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Visitors Guide

Request our 2017 Official Alton Visitors Guide and start planning your trip today!

2017 Official Alton Visitors Guide
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Four Tours to take this President’s Day

To some, President’s Day just means a longer weekend, but to all, this holiday is a day to celebrate our nation’s founders. Enjoy your President’s Day in the Meeting of the Great Rivers with the rich history of Alton and these activities for the whole family.

1. Lincoln Trail

Walk in the footsteps of Abraham Lincoln through the path of the past from his first visit in Alton to his last. The Lincoln Trail demonstrates the city’s links to the Civil War by connecting ten historic sites relating to Lincoln’s time here. Sites include:

Lincoln-Douglas Square
•Ryder Building
Smallpox Island and Lincoln-Shields Duel Sites
Elijah P. Lovejoy Monument
National Cemetery
Lyman Trumbull House
Confederate Cemetery
Alton Prison
Franklin House

Visitors can download the Lincoln & Civil War Legacy Trail guide or pick it up at the Alton Visitor Center, 200 Piasa St, Alton for more information. This trail is self-guided and most sites will require transportation.

2. Underground Railroad Tour

Located in the free state of Illinois, Alton's riverfront location along the Mighty Mississippi played a vital role in helping slaves make connections to the freedom of the northern United States. Remnants of this period in history still exist throughout the Meeting of the Great Rivers with more than nine Underground Railroad sites, including: 

•Old Rock House
•College Ave. Presbyterian Church
Alton Museum of History & Art
Elijah P. Lovejoy Monument
•Lyman Trumbell House
•Enos Apartments
•Rocky Fork Church
•Hamilton Memorial School
•Josiah White’s Log Cabin
Lewis & Clark Community College

Commemorate the heritage and black history of the Alton region with a tour along the “Alton Route” of the Underground Railroad.

The Alton Regional CVB offers guided shuttle tours of select Underground Railroad sites throughout the year.

3. Thomas Jefferson and the Lewis & Clark Expedition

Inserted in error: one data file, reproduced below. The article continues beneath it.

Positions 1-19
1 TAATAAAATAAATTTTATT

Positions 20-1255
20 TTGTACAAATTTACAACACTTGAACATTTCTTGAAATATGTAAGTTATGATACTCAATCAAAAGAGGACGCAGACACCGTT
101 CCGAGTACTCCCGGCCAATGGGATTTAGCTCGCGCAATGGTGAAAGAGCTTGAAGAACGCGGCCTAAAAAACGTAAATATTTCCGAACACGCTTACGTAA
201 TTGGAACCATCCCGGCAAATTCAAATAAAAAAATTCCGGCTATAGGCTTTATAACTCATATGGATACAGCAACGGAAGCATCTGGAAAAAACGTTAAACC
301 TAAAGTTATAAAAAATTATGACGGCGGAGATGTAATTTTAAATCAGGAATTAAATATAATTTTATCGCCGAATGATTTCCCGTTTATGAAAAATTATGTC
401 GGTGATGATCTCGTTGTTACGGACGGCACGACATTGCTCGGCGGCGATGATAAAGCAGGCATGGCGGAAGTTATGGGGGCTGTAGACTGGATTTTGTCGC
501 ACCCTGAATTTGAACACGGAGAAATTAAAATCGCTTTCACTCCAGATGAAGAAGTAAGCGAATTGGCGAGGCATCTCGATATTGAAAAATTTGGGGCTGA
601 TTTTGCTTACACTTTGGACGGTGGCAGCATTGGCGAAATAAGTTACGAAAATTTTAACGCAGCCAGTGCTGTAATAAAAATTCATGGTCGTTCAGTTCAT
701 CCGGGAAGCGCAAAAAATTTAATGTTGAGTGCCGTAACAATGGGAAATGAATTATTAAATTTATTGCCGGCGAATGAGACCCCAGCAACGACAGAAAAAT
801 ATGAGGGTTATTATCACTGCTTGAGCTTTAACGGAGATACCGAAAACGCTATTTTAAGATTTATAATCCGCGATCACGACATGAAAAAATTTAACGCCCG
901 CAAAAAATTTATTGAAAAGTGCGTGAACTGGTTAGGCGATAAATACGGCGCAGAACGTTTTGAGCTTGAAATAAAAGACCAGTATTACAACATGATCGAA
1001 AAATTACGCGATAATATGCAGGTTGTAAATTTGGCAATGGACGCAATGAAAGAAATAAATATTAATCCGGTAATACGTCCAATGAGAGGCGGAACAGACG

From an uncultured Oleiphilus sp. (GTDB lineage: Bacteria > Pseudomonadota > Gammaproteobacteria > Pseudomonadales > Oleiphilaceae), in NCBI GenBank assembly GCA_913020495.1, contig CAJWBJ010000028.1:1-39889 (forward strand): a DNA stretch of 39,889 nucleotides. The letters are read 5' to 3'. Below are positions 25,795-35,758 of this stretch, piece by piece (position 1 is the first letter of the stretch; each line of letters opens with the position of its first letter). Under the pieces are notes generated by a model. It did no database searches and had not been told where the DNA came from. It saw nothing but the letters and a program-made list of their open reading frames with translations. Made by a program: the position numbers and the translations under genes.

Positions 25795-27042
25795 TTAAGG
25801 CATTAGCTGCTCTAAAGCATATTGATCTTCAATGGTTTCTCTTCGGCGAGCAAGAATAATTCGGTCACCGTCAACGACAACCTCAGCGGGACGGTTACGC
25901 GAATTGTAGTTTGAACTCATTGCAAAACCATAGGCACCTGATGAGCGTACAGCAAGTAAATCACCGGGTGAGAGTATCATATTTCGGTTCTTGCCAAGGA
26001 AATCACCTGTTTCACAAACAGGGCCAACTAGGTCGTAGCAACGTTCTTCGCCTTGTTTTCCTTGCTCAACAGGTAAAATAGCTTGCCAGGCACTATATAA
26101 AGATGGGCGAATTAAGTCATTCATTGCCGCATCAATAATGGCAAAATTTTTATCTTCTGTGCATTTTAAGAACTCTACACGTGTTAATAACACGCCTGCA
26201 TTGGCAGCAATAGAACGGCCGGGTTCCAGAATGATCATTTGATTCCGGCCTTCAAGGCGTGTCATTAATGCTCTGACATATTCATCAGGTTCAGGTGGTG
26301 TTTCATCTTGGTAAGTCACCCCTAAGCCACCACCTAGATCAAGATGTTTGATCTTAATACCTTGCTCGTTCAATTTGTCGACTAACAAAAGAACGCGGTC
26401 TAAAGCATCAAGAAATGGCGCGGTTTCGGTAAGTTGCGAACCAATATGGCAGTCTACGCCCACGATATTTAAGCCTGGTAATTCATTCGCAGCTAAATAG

In 1804, Thomas Jefferson sent Lewis and Clark on a journey across North America in order to find a water route to the Pacific Ocean and to establish trade with western Native American people. Lewis and Clark’s journey west began right here in Hartford at the confluence of the Mississippi and Missouri Rivers.

In commemoration of the historic expedition, the Lewis & Clark Confluence Tower stands 180-feet tall and allows visitors to view the confluence from 50, 100 or 150 feet platforms. Stories about the region’s history are told on each platform, including the Village of Hartford, the Meeting of the Great Rivers National Scenic Byway, Lewis and Clark and the confluence of the two great rivers – the Mississippi and Missouri.

The Tower is the gateway to the Meeting of the Great Rivers National Scenic Byway, with a visitor center located in the northern tower. At the visitor center, guests can plan their trip along the 33-mile route with interactive exhibits, videos and graphic panels that tell stories of history, wildlife and communities all along the byway.

Visitors can experience the Illinois side of the story at the Lewis and Clark Interpretive Center, #1 Lewis & Clark Trail, Hartford, IL) which features five exhibit rooms and a full-scale cut-away keelboat demonstrating how they packed for the journey.

Visit the replica of Camp River Dubois behind the museum and see how Lewis and Clark lived in the winter of 1804. Re-enactors and site interpreters are on hand at the fortified encampment to explain what life was like for the explorers as they prepared for their journey.

4. Alton Museum of History & Art

The Alton Museum of History & Art, 2809 College Ave., Alton, explores the history of Alton from winged monsters to gentle giants. Observe exhibits from the Civil War in the Pioneer Room with displays on Elijah Lovejoy, the Lincoln-Douglas Debates and the Underground Railroad. The Museum also pays tribute to the World’s Tallest Man, Robert Wadlow in one of the most popular rooms, the Wadlow Room.

For more information, call the Alton Museum of History & Art at (618) 462-2763.

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